March 23 was Museums Advocacy Day organized by the American Association of Museums, and I represented not only the General Lew Wallace Study & Museum but also the entire Indiana museum community to our elected officials in Washington, DC. Advocacy Day started with a day of training, including a briefing on federal issues pertaining to museums, a working lunch to connect with other museum advocates, and a role-playing session to get a feel for how meetings with congressional staff work – perfect for a first-timer like me.
The second day was actually on “the Hill,” meeting with senators, representatives, and their staff. Because I was the only advocate from Indiana, I felt the pressure of getting the message across, but the training day had prepared me for what to expect. For instance, the staffs that run Congressmembers’ offices are all about 21 years old, a far cry from the middle age you might expect on Capital Hill. While this group is young – many just out of college – they hold quite a bit of power in that they prepare the briefs and convey constituent priorities to elected officials. A bonus to meeting with a staff person and not a Congressmember is that winning over the staffer gets two people on your side: the one that prepares the brief and the one who reads and votes from it.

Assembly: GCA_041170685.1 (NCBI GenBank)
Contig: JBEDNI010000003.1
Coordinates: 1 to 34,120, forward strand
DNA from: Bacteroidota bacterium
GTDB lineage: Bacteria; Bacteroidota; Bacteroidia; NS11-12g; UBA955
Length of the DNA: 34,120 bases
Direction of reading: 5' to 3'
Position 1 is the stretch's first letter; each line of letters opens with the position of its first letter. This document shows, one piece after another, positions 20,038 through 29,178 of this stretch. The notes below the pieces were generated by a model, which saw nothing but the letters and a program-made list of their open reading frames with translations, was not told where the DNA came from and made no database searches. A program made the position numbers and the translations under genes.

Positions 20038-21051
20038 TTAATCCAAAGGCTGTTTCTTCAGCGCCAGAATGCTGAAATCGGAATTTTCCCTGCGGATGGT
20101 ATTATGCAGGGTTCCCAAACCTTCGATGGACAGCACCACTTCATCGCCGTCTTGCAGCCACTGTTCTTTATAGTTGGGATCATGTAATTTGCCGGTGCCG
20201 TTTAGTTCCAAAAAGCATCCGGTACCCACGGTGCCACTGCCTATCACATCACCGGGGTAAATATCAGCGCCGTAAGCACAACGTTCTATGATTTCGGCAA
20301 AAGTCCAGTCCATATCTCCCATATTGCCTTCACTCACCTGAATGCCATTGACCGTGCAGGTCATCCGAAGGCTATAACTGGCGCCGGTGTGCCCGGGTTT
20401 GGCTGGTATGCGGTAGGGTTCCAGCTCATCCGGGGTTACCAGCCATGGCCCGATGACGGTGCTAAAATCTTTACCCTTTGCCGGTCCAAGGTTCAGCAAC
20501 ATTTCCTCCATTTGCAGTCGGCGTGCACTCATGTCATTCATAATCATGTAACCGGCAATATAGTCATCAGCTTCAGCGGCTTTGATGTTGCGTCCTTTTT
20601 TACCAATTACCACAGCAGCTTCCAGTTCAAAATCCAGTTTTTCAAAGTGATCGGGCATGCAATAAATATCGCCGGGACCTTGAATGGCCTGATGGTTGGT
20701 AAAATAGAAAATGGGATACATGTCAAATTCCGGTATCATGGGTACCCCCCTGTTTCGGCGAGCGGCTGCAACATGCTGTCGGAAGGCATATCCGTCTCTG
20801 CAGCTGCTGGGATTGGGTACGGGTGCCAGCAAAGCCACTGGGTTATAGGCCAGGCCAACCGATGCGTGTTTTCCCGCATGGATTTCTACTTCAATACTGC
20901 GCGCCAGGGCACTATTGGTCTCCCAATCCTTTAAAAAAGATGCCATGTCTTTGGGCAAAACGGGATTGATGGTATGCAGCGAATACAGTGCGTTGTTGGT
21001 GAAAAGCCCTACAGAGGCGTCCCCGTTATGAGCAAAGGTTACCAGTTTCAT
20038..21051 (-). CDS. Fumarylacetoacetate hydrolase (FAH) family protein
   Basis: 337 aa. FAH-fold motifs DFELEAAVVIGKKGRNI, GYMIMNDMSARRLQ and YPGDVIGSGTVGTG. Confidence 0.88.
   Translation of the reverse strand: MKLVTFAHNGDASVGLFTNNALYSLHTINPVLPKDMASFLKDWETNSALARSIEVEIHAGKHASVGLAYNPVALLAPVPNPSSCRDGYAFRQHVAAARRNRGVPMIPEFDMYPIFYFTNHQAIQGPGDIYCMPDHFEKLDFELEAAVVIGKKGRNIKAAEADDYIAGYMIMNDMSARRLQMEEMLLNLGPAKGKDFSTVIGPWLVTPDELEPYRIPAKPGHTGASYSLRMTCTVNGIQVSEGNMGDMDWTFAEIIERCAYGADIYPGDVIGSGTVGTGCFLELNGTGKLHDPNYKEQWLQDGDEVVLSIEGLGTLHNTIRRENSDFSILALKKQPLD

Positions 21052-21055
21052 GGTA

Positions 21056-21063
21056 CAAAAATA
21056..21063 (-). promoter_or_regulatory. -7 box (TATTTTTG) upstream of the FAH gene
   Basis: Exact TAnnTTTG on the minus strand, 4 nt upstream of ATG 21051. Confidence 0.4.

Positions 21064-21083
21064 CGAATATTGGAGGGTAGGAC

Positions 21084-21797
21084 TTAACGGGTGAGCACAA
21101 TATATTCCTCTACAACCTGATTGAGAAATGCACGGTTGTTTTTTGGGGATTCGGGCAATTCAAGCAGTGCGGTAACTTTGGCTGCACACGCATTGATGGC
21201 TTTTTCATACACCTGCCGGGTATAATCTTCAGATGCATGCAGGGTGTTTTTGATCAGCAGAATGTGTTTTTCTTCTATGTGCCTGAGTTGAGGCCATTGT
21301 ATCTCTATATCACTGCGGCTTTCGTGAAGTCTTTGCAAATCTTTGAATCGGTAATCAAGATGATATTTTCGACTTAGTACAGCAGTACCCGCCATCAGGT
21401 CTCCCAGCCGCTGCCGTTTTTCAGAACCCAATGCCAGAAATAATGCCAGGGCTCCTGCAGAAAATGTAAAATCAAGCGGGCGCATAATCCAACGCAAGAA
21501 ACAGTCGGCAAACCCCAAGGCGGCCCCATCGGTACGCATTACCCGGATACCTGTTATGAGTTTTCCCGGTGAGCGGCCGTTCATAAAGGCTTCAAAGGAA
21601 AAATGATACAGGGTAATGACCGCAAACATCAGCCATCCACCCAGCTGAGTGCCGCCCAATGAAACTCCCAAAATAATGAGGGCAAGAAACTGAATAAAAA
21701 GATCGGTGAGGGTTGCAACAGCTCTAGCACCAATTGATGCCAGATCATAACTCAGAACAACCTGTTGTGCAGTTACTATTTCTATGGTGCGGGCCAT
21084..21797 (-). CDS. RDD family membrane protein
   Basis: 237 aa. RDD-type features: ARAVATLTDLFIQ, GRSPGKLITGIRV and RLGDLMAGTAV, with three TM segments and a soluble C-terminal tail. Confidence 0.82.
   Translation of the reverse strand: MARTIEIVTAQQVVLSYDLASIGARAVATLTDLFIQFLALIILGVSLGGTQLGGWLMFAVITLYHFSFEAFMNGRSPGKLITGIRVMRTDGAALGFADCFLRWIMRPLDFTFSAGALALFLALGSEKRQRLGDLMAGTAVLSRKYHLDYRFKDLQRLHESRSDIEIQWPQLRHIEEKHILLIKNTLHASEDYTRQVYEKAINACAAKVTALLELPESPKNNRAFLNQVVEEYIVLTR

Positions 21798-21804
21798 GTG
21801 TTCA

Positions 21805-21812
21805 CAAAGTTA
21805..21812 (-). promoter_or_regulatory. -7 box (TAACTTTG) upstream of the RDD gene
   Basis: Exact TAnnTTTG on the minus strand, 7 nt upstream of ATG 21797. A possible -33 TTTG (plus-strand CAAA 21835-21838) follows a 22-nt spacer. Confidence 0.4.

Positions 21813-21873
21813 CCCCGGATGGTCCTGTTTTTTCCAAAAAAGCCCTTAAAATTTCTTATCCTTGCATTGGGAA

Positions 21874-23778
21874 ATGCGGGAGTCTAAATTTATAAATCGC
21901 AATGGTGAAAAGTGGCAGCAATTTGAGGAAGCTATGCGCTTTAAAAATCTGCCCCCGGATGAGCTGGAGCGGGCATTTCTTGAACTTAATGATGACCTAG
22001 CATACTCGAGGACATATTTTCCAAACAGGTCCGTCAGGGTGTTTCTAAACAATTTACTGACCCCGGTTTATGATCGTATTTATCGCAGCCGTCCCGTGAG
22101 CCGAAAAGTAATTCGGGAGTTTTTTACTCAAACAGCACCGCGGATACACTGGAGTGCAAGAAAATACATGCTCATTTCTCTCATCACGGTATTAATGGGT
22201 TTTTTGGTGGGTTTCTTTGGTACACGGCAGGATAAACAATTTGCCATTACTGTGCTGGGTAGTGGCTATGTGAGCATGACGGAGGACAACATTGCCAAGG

Even though I’m not certain that Senator Bayh, Senator Lugar, or Representative Buyer will sign the letter supporting the requested funding level for the Intitute of Museum and Library Services, Museums Advocacy Day was a great experience. I learned a lot, representated the Museum and the state, and the museum field coalesced for a cohesive effort advocating for issues that affect the people we serve. We are definitely louder when we speak with one voice!